Smartgrid business S&C Electric Company and Illinois-based utility Ameren completed a “24-hour islanding test” earlier this month.
According to Energy Storage News, the test deployed 100% renewables for a day and showed how a microgrid could move fluidly to island mode from a grid-based connection.
Located at an Ameren research Illinois facility, the microgrid included 250/550kW of battery storage and 225 kW of renewable power. The test took place on August 3, 2017, at 8 am. The battery started at 97% capacity. Once it fell below 90%, the wind and solar electricity began to run. The battery was near 88% during the entire test.
Meanwhile, Ameren’s microgrid ran on 100% renewable energy through out the day long test. Climate Action Programme noted the relationship between S&C Electric Company and Ameren targeted total renewable energy penetration by a microgrid by only using battery storage.
S&C Electric Company Senior Director of Business Development David Chiesa said they were sure when creating the microgrid there would be the ubiquitous transition and the chance to run entirely on renewable electricity would be the two biggest attractions of this microgrid.
“Microgrids are becoming more common place on the grid, and this test continues to prove how impactful they can be for energy users,” added Chiesa.
Ameren Illinois Senior Vice President, Operations and Technical Services Ron Pate said this test showcases microgrids are real and have achieved what it was set out to do: prove it can run on 100% renewable power.
“This successful test provided tangible proof that the system can accomplish what it was designed to do. The microgrid isn’t theoretical, and our tests don’t need to be lab simulations. We were able to prove that this technology works and can provide key benefits to our customers,” said Pate.
It’s the first time S&C Electric Company has tested a microgrid. In 2015, they teamed with Schneider Electric and Texas based utility Oncor to showcase the potential of microgrids used a wind turbine and two solar arrays, four generators and two storage units as part of its nine energy sources in the context of the microgrid.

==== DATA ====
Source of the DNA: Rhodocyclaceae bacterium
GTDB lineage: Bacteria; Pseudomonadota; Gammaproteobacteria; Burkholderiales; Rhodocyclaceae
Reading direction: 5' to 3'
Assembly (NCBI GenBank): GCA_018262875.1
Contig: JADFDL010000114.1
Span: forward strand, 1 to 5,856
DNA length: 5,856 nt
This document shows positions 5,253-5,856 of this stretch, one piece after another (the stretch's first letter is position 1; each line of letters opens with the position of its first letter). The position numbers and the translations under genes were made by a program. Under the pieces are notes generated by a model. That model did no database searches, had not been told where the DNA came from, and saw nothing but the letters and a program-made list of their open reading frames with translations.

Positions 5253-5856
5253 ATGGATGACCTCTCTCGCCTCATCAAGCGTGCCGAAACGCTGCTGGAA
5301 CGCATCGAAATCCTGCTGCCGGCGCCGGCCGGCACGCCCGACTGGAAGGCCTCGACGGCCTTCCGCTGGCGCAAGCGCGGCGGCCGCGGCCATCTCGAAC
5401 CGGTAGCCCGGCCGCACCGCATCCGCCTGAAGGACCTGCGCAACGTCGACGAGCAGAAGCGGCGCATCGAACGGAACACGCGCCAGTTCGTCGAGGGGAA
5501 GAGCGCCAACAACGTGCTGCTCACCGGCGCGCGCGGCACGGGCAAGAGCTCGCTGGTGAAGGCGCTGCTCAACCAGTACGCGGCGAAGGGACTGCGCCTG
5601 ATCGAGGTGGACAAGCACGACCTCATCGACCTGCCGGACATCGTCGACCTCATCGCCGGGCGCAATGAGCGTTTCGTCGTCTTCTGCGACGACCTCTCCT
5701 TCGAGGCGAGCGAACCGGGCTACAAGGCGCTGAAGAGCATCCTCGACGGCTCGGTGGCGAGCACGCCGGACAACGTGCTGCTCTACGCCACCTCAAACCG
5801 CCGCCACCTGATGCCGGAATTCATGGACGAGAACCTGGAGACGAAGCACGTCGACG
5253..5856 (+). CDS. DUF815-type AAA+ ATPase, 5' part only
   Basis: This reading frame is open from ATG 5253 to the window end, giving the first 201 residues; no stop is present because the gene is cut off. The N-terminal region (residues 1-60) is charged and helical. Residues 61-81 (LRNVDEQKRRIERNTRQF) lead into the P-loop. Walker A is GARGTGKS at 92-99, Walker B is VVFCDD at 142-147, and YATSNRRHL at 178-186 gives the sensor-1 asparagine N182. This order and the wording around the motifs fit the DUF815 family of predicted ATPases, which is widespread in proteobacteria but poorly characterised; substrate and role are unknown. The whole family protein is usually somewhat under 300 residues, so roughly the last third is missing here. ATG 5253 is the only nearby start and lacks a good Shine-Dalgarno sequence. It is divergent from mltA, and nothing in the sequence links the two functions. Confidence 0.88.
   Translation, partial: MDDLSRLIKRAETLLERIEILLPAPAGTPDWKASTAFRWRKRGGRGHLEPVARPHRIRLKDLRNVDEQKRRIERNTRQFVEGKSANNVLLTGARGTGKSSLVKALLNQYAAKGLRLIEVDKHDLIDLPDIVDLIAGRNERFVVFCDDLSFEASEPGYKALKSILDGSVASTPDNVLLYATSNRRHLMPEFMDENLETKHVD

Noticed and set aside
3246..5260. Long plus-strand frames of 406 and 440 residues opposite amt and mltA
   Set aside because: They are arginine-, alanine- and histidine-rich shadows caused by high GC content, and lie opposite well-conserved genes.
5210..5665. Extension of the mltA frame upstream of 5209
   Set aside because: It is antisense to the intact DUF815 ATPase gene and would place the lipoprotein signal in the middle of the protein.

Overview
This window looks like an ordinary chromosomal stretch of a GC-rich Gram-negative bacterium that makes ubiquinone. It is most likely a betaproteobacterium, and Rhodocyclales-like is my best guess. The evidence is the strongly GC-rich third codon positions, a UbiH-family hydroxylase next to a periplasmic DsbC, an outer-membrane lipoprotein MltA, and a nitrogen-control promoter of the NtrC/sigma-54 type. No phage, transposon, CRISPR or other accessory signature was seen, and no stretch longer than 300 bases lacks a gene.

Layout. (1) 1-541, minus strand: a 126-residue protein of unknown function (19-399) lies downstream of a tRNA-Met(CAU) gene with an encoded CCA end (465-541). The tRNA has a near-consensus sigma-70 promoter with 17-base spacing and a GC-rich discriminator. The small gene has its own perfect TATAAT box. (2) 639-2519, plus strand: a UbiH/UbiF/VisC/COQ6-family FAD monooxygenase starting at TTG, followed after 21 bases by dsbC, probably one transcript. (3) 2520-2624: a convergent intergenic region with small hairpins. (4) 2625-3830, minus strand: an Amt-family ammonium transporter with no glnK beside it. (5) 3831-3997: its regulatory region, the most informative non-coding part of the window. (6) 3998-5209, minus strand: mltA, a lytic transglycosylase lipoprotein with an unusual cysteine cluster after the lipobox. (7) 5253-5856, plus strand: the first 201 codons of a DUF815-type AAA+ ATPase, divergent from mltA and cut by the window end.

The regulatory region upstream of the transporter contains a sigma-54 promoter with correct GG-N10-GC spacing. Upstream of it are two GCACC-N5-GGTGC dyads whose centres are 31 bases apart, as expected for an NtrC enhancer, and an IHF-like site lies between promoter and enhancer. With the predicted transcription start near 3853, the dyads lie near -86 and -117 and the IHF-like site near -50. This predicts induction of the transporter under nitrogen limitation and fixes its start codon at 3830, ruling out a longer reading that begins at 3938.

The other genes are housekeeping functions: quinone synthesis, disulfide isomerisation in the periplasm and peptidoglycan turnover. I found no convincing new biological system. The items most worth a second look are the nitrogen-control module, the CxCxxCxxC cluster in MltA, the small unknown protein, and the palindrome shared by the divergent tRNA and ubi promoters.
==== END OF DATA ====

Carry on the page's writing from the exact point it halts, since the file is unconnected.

The test done by Ameren and S&C Electric Company is a part of the movement of microgrids in Illinois. ComEd has heavily invested in numerous projects, including a microgrid in Rockford Illinois. They see microgrids as a solution to not only provide a source of clean energy to consumers but also to hedge bets of when electricity runs out during extreme weather events. Climate change are likely to increase the chances of extreme weather events, according to analysts.
These impacts are helping to spur microgrid growth. Estimates have global micro grid markets reaching $35 billion by 2022.
Image Credit Solar Panels via Pixabay by Skeeze. Under Public Domain via the Creative Commons
Adam Johnston Is expected to be completed the Professional Development Certificate in Renewable Energy from the University of Toronto by December 2017. Adam recently completed his Social Media Certificate from Algonquin College Continuing & Online Learning. Adam also graduated from the University of Winnipeg with a three-year B.A. combined major in Economics and Rhetoric, Writing & Communications in 2011. Adam also owns a part time tax preparation business. He also started up recently Salay Consulting and Social Media services, a part time business which provides cleantech writing, analysis, and social media services. His eventual goal is to be a cleantech policy analyst. You can follow him on Twitter @adamjohnstonwpg or his business www.salayconsulting.com.